In the early 20th Century, the ‘Modernism’ movement dominated the art world. Artists rejected old methods of traditional pictorial painting or drawing in favour of different techniques. This was the age of machines, with World Wars fuelling the development of technology and heavy industrial machines to perform labour.

The change in image making techniques lead many artists to experiment in the field of photography. Often inspired by the industrial environment growing around them, the new materials and processes available, led many to create stark or engineered pieces. Their abstract nature often led to metaphorical works with transcending literal meanings. Movements within Modernism, such as Dada, let their art be more elemental and moving back to photography’s roots in the photogram.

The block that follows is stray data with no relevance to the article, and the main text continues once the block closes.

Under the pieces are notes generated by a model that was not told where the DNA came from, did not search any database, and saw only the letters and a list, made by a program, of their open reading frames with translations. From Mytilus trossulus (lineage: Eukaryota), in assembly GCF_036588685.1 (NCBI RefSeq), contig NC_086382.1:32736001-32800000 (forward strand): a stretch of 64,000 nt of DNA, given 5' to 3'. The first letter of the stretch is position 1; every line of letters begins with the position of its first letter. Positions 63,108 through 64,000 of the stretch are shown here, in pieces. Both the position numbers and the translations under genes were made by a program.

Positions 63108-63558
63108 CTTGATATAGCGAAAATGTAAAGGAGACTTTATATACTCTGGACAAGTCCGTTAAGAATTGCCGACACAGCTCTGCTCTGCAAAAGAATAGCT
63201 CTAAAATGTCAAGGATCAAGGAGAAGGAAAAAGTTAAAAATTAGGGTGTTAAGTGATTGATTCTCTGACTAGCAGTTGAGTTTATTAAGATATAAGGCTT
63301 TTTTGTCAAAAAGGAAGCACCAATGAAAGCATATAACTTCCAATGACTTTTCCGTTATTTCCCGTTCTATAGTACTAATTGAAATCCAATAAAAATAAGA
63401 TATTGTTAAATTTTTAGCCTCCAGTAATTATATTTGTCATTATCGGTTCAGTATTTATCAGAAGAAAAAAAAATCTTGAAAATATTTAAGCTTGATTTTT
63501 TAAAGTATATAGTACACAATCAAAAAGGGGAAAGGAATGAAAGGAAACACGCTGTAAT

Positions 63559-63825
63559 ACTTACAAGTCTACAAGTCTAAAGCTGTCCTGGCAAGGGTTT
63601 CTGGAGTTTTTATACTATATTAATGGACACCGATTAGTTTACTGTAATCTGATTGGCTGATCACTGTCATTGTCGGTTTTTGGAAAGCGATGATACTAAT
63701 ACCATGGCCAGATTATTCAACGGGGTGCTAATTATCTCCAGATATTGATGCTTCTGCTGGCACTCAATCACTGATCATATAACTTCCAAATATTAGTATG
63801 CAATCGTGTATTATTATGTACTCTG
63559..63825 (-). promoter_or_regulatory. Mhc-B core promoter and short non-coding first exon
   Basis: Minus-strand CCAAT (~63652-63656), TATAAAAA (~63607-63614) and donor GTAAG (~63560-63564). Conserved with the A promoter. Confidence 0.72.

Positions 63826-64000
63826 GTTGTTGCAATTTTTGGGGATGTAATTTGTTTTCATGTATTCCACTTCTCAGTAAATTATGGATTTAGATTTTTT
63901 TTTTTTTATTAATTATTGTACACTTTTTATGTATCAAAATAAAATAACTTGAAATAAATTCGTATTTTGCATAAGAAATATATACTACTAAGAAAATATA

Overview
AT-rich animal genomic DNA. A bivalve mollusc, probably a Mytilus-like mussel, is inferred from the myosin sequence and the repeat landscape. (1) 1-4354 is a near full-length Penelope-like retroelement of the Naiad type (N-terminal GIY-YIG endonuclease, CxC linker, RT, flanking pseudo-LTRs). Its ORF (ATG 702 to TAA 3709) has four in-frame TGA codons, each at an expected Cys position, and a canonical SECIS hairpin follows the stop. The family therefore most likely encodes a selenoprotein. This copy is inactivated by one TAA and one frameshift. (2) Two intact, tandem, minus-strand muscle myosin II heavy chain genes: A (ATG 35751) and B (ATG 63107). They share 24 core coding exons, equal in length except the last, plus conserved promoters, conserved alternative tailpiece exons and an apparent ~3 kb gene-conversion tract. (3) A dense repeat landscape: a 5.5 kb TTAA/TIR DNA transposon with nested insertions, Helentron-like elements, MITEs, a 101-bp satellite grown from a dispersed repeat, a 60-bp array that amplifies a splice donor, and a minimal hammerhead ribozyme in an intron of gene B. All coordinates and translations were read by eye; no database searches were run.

Many of the artists who used the photogram enjoyed the direct relationship between the light, objects and paper. The focus of their art was on studying the form, texture, shape and line objects have and how these can be presented in an abstract and non-representational way. Using their skills and talents some were able to produce some stunning images.